a short history of ‘third gender’
Anonymous: totally didn’t know third gender was a culture-specific, appropriateable thing. what’s the history of the term?
According to the article “Romancing the Transgender Native”:The term third gender was apparently introduced in 1975 by M. Kay Martin and Barbara Voorhies, who employed it to draw attention to the ethnographic evidence that gender categories in some cultures could not be adequately explained with a two-gender framework.
I’ve not been able to get my hands on the 1975 chapter where the term is introduced… but I’ll make the article available later for those people interested in reading it, especially since it works both as a good critique of this anthro term and from how the trans community has appropriated it. (h/t to a-bayani for suggesting this article)
Nonetheless, this paragraph alone demonstrates just how and why the term is not only racist when coming from white people, but how it is also white supremacist.
The coining of the term clearly demonstrates that these white researchers assume the supremacy and the a priori validity of their western/white binary gender system. (having a ‘third’ gender makes zero sense if your culture has always had more than two — why would we call it ‘third’ if it is traditional?)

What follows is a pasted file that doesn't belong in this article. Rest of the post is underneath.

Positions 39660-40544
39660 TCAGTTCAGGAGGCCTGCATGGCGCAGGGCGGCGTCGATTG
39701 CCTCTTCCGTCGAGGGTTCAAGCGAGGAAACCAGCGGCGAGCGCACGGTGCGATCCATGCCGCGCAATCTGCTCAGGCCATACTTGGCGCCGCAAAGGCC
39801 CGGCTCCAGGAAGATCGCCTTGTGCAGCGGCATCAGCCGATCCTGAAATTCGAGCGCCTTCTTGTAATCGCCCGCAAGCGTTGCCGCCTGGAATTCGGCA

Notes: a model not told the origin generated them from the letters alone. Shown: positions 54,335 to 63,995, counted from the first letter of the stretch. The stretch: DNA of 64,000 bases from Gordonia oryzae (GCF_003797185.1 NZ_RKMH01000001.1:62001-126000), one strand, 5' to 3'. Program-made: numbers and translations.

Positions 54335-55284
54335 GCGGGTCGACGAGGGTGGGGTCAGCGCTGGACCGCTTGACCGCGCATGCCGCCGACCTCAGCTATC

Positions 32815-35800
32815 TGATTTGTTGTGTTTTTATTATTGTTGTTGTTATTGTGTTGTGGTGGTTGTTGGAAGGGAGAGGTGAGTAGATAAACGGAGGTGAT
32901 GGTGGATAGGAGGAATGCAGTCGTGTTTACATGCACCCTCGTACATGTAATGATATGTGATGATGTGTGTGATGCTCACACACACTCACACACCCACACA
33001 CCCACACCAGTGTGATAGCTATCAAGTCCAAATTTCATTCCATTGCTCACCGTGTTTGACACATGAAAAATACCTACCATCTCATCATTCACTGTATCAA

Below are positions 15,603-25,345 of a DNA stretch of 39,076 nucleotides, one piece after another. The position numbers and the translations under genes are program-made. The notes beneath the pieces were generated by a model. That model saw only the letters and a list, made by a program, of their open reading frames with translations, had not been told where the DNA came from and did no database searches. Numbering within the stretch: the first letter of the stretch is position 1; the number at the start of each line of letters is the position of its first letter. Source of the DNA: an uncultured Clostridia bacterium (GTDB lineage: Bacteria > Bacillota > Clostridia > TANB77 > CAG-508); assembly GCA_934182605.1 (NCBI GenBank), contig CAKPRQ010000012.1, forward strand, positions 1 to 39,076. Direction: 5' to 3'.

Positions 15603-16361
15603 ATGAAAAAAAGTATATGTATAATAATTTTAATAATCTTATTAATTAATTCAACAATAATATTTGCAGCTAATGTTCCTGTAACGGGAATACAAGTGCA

However, the term isn’t necessarily culture specific since white people used it to describe and conflate vastly different genders they deemed ‘other’ based on their own cultural gender expectations. More than anything ‘third gender’ seems to describe any non-white/non-western gender beyond its borders. It signifies ‘other’ more than anything else.
This is why, for me at least, I think that any non-white non-binary person has a right to use the term if they wish to reclaim it. But it is also why white gq people shouldn’t use the term, ever.
If you read the article (but I’ll summarize some points), you’ll see that the later history of the term comes to be that white people like Kate Borstein come to romantise and appropriate ‘third genders’ in their politics. The existence and experiences of non-white third gender people come to be used as an almost continual rhetorical point that many white trans and/or genderqueer people seem content to use in their arguments against a binary gender system.
People like me end up being a footnote to some white gq’s ‘libratory’ discourse.
tl;dr ‘third gender’ is a racist term coined by a racist discipline to describe and exotify non-white gender identities.
from top to bottom
Last night I attended a queer erotica reading at the pleasure chest in Chicago. It was hosted by Sinclair Sexsmith, editor of the BDSM queer erotica book “Say Please.” It was a lovely group of folks - and the readers (excluding Sinclair) were all femmes!
But the readings brought something up that I find mildly annoying. To be clear before I go off — this isn’t a critique on Sinclair’s writing (which is fantastic) or about the book “Say Please” (I haven’t read it). Here’s the rub: all the stories last night involved scenarios in which the femme (or more feminine presenting person) was the bottom and the butch (or more masculine presenting person) was the top.
Why queers why are we still setting up/eroticizing this often played-out dichotomy? Which isn’t to say that it can’t be done - but out of FOUR stories - not one of them even slightly toyed with any other power dynamic. And when I do come across a rare femme top photo or story online, it’s often portrayed as “hard femme” - which is fine, but just because a femme has strapped on and has you strapped down, does not necessarily make them HARD (ahem!)
(warning: this is a little ranty)